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It's hard to be a 'good deed doer'

The Spirit of Tehachapi

 

July 7, 2018

A few days ago I drove up our Golden Hills street to our mailbox. I had quite a bit of mail and was putting it into a bag when I noticed a Package Box key on the ground. Thinking I had dropped it as I picked up my mail, I opened the package box wondering what I had waiting for me.

Oops! The package was not for me! Someone else had dropped the key. I could not just leave it in the box with the key there for anyone to find. The person to whom it was addressed did not even know she had a package, not noticing she had dropped the key. Our really, wonderful mail delivery person would not be there until the next day. What a conundrum! So, I decided to take the package to the neighbor who, evidently, had dropped the key. I think I broke a law. Robbing a mail box. Still and all I could not leave it in the box with the key in the lock. She would not even know she had a package.

"I'll just deliver it!" I say to myself. Yeah, good idea.

Why don't people put their house numbers where they can be seen? I could not be sure just where the package owner actually lived for certain, as several houses in that area must have had their house number where I was not looking (Under a flower pot. In the attic?). Finally, I just stopped at a house with a number not far from that which I was seeking. He, wasn't sure about his neighbor's name, but was certain of the house number. She was the correct person. I inquired as to her name before handing over the parcel. She had not known the key had fallen from her mail. Man! It's hard to be a "good deed doer!" End of story. Well, not quite.

Until 1958 the United States mail was brought to town by train, picked up and taken to our local Post Office where the citizens could get their mail. A wall of little boxes, each with a combination lock, held their mail. Most everyone had a box number. Those that didn't called for their mail under the title of General Delivery, but they still had to come and pick it up. The citizenry of our small town was less than 2,000 at that time and the post office was a good place to meet one's friends. Businessmen would greet friends and other businessmen each morning. They would then meet at the local café for coffee and conversation about the state of the world and the last Warriors' game. A good way to start the day.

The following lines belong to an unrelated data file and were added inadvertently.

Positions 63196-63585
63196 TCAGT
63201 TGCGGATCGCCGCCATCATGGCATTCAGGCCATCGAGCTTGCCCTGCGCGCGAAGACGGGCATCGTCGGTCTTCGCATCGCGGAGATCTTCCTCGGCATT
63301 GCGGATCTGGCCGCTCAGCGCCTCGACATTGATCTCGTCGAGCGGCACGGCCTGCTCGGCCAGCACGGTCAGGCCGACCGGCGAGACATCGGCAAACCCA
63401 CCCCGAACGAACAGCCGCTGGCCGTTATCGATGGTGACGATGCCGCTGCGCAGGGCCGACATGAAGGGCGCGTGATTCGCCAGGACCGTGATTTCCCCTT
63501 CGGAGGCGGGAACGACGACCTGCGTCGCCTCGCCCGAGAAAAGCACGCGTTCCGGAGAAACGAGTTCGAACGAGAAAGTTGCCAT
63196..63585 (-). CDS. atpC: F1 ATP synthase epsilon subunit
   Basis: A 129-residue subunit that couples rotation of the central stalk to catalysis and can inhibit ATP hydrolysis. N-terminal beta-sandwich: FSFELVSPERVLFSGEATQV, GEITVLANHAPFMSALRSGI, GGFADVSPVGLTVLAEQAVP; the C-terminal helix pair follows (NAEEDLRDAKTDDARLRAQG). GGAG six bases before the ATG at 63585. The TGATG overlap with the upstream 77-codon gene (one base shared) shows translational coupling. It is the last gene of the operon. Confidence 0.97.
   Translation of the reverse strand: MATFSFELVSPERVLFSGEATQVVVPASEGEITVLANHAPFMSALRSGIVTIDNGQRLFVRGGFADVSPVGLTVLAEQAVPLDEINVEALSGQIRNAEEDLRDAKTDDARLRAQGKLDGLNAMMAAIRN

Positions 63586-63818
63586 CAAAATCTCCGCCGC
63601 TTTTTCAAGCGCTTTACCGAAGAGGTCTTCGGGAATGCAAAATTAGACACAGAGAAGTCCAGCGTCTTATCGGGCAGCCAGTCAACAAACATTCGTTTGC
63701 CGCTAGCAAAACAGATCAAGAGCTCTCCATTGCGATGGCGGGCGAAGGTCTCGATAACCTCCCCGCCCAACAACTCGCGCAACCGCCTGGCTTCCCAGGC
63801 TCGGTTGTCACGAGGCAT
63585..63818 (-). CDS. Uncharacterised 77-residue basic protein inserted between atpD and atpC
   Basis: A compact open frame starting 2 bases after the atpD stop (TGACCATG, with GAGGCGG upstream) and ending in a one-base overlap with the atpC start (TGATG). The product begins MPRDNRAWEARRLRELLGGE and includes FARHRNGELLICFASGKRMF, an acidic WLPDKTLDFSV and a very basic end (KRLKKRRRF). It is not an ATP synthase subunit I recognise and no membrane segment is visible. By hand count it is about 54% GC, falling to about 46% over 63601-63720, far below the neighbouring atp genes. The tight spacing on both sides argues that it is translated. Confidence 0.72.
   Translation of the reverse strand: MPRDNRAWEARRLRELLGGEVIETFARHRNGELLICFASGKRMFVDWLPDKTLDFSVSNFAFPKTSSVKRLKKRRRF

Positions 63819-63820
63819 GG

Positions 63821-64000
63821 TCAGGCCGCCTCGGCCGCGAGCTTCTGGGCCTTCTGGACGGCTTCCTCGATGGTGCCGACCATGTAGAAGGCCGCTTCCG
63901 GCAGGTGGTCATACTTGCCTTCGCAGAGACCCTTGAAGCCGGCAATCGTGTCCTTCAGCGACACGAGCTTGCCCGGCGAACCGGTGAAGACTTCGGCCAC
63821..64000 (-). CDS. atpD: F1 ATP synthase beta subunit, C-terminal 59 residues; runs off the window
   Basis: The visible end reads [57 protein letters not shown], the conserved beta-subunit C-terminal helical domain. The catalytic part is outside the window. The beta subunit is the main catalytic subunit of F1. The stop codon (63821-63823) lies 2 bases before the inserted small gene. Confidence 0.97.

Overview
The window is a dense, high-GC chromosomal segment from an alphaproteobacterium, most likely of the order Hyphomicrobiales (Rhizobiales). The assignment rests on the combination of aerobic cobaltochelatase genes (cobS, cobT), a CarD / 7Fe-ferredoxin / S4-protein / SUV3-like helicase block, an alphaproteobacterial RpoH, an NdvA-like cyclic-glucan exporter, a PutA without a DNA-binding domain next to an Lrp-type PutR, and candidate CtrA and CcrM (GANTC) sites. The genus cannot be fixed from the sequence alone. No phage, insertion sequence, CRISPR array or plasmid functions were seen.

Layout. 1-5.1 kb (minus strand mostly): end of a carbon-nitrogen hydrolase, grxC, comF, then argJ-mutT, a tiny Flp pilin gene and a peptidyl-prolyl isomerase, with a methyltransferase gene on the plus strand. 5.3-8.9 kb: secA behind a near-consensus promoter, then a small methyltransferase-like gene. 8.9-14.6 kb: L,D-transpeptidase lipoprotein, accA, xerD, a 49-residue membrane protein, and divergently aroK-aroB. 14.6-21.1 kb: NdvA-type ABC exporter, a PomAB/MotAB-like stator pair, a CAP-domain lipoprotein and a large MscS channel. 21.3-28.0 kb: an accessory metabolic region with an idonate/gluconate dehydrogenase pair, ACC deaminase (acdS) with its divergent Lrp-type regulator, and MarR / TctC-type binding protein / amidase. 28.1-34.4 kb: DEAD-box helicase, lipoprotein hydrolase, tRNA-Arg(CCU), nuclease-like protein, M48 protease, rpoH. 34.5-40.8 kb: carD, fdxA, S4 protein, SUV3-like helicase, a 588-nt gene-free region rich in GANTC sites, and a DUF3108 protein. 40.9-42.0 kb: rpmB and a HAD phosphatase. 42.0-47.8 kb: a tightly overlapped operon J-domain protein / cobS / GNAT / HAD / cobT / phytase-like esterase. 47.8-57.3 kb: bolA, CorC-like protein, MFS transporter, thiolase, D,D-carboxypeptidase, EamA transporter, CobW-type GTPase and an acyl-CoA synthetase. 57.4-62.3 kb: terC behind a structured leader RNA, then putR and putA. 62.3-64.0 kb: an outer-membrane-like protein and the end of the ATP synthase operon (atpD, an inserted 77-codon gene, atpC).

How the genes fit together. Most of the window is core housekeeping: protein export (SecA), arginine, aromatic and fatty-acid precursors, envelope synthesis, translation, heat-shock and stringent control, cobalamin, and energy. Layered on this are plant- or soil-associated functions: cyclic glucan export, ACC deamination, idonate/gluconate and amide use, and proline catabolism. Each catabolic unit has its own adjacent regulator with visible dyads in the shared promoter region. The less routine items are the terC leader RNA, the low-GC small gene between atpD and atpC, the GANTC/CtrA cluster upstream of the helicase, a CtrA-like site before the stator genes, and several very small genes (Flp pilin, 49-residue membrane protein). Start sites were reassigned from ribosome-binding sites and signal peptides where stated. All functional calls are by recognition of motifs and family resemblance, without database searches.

In 1937 my parents moved us from Mojave to a farm in the Old Town area. We had mail delivered to a mailbox on the road going past our farm. Our mailbox was very large. My dad thought if a little box was good, a bigger box would be better. C.M. DAVIS, in large letters, was printed on the side. A wonderful person would bring our mail and put it in that box and we'd run out and get it. No Post Office box for "us farmers," it was special delivery five days a week. The special service did not end there, for if my mother had a letter to mail, we placed it in the box and raised the red metal flag. The delivery person would stop and pick it up for mail purposes. One step further for the kind mail delivery person to do was merely a "good deed," for if my mother did not have a stamp she'd place three pennies on the letter to be mailed and the person would not only mail the letter but buy a stamp and affix it to the envelope. Three cents was the price of a stamp in 1937. Packages were also left for us. In the giant mailbox we had, the packages usually fit, safe from any weather.

The address most people put on the envelope when writing to someone in our town was just Tehachapi, California. No zip, no box number in those days. The people in the Post Office knew everyone's box number. Sort of like the telephone operator at the old-fashioned switchboard that functioned here until the earthquake. Nice for the customer.

In 1958 the United States mail was delivered, door to door, for the first time in the history of Tehachapi. Those first few weeks found carriers looking for house numbers that didn't exist though residents had been forewarned for weeks ahead to fasten numbers to their houses. Hometown memory helped the carriers in those early days. Despite the difficulties, every piece of mail was delivered on that long ago day.

Today, when I walk into the Post Office I am greeted by my name with a friendly hello. The population has increased, but the hometown atmosphere still lingers. It can't get much better than that. "Good deed doers" on duty.

 
 

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